Summer/Fall 2018 Exhibitions
July 14, 2018 to January 6, 2019 (unless otherwise noted)


Kay Sekimachi (b. 1926) is a fiber artist and weaver based in Berkeley, California. She is the recipient of the Fresno Art Museum’s Council of 100 Distinguished Woman Artist Award for 2018. Her retrospective, solo exhibition describes her years of art-making, beginning in the 1940s up to the present day. Curated by Fresno Art Museum staff Michele Ellis Pracy and Kristina Hornback in 2017, the selected works define the breadth of Sekimachi’s oeuvre and the command she has of her fiber medium.

Sekimachi is known as a “weaver’s weaver." She uses the loom to construct three-dimensional sculptural pieces. She attended the California College of the Arts, where she studied with Trude Guermonprez, and at Haystack Mountain School of Crafts, where she studied with Jack Lenor Larsen.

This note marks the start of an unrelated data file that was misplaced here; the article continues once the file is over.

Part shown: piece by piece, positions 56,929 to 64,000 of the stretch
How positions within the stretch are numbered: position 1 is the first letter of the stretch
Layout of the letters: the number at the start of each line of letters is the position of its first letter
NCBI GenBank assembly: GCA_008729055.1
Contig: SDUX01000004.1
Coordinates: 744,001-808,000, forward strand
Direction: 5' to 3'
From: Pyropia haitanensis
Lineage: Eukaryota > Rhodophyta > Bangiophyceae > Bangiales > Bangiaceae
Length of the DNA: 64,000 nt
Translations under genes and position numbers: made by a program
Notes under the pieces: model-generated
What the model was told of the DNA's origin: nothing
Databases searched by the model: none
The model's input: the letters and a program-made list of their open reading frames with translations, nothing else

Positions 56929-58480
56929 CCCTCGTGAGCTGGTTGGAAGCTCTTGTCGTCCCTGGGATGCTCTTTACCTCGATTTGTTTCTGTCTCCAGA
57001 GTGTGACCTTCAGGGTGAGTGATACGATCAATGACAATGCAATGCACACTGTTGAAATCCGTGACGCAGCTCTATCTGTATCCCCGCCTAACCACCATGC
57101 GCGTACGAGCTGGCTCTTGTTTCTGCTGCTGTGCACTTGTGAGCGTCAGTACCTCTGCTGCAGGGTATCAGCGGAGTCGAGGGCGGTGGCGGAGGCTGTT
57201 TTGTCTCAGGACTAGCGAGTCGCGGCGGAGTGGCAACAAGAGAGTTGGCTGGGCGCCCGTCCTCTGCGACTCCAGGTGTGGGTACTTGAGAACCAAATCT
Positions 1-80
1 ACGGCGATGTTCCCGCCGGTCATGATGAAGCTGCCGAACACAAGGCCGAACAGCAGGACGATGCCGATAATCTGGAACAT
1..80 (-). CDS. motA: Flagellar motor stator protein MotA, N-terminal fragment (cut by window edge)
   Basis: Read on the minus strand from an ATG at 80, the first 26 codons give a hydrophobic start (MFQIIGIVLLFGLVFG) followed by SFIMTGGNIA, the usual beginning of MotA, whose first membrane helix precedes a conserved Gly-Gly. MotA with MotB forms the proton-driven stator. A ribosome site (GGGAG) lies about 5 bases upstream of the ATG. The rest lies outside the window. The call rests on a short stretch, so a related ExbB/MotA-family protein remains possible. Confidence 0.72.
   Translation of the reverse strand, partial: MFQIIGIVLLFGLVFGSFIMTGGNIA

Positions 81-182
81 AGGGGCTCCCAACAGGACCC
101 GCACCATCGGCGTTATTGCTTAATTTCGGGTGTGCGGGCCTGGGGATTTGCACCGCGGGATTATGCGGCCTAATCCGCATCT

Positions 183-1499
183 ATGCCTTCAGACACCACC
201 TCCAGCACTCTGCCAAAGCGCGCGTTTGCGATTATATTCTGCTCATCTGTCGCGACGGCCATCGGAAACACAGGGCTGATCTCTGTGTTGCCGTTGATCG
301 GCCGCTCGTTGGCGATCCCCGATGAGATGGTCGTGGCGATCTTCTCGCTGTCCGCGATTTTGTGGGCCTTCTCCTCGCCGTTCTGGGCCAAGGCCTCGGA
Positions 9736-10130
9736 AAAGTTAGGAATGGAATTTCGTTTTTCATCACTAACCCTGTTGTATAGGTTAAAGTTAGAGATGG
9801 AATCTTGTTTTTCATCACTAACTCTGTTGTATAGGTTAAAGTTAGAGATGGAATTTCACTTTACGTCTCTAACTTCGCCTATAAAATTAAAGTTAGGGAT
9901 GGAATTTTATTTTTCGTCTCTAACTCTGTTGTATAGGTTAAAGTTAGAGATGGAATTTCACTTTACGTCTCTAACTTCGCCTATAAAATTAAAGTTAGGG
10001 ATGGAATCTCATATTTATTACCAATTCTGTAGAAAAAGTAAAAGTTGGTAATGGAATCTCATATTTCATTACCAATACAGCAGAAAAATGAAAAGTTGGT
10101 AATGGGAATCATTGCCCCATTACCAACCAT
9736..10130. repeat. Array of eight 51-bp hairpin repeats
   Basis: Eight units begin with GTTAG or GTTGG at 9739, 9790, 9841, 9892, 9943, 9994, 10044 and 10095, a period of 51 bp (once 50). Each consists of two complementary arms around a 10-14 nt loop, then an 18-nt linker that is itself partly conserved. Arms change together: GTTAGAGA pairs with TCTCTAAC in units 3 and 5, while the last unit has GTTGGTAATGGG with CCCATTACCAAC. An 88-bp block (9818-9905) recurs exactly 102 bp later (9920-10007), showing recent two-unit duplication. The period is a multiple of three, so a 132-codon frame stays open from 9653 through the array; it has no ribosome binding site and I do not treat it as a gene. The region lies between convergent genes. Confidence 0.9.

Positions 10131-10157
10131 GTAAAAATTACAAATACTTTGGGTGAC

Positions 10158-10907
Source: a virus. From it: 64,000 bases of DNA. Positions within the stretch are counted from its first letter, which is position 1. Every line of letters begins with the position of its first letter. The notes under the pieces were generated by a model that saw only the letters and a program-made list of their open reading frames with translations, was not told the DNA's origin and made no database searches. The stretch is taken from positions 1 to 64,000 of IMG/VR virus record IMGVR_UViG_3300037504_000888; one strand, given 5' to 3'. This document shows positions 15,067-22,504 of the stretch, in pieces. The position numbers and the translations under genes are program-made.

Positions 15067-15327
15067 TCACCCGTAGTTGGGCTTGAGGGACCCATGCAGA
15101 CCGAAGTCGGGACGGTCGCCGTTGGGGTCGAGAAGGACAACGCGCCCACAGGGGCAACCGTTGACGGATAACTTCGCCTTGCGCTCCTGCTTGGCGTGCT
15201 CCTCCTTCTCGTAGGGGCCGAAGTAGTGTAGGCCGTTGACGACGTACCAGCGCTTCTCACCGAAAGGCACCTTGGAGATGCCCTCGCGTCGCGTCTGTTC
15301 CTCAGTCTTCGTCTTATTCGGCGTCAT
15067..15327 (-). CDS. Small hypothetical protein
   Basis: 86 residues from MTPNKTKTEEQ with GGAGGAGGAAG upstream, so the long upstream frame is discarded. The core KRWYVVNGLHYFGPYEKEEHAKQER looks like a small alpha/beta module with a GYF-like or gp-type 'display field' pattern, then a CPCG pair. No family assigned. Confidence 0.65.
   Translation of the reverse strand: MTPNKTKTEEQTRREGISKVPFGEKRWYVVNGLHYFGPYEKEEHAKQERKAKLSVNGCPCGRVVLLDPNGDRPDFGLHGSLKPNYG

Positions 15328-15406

Her work can be found in the collections of the Metropolitan Museum of Art, the Smithsonian's Renwick Gallery, the Museum of Arts and Design, and the Museum of Fine Arts, Boston. She is recognized as a pioneer in the resurrection of fiber and weaving as a legitimate means of artistic expression.

Watch a 2-minute preview of the new upcoming episodes of CALIFORNIA and VISIONARIES produced by Crafts in America ( for PBS. Premiere is December 18, 2018. There will be an early screening of the episode on Kay Sekimachi at FAM on September 22, 2018 during the Distinguished Woman Artist luncheon.

Exhibition Curators: FAM Executive Director & Chief Curator Michele Ellis Pracy and former FAM Curator Kristina Hornback

Exhibition Sponsors: JA Community Foundation, Forrest L. Merrill, and Anonymous

Images (L to R): Kay Sekimachi, Four Leaf Bowls, 1996, Maple leaf skeletons and Kay Sekimachi at loom, 1953